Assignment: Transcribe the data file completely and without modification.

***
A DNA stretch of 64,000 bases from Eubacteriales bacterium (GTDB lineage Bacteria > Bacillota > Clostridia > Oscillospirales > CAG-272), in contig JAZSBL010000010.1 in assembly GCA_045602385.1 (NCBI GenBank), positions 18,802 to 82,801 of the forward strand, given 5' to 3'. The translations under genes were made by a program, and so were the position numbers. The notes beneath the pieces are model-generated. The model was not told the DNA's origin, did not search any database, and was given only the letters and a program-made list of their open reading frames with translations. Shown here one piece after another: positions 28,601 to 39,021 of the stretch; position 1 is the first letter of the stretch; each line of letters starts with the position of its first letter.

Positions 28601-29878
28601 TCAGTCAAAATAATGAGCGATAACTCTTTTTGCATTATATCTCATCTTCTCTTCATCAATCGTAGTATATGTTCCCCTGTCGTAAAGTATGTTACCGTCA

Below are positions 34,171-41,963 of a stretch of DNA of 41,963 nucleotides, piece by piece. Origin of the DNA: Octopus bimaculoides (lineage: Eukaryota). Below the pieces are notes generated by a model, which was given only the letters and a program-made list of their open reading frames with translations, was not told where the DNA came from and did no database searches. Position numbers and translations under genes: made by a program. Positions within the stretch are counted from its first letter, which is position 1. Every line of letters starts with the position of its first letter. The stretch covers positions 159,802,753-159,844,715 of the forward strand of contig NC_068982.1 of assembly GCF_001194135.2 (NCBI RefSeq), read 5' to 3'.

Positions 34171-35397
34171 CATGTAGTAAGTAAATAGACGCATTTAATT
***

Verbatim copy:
A DNA stretch of 64,000 bases from Eubacteriales bacterium (GTDB lineage Bacteria > Bacillota > Clostridia > Oscillospirales > CAG-272), in contig JAZSBL010000010.1 in assembly GCA_045602385.1 (NCBI GenBank), positions 18,802 to 82,801 of the forward strand, given 5' to 3'. The translations under genes were made by a program, and so were the position numbers. The notes beneath the pieces are model-generated. The model was not told the DNA's origin, did not search any database, and was given only the letters and a program-made list of their open reading frames with translations. Shown here one piece after another: positions 28,601 to 39,021 of the stretch; position 1 is the first letter of the stretch; each line of letters starts with the position of its first letter.

Positions 28601-29878
28601 TCAGTCAAAATAATGAGCGATAACTCTTTTTGCATTATATCTCATCTTCTCTTCATCAATCGTAGTATATGTTCCCCTGTCGTAAAGTATGTTACCGTCA

Below are positions 34,171-41,963 of a stretch of DNA of 41,963 nucleotides, piece by piece. Origin of the DNA: Octopus bimaculoides (lineage: Eukaryota). Below the pieces are notes generated by a model, which was given only the letters and a program-made list of their open reading frames with translations, was not told where the DNA came from and did no database searches. Position numbers and translations under genes: made by a program. Positions within the stretch are counted from its first letter, which is position 1. Every line of letters starts with the position of its first letter. The stretch covers positions 159,802,753-159,844,715 of the forward strand of contig NC_068982.1 of assembly GCF_001194135.2 (NCBI RefSeq), read 5' to 3'.

Positions 34171-35397
34171 CATGTAGTAAGTAAATAGACGCATTTAATT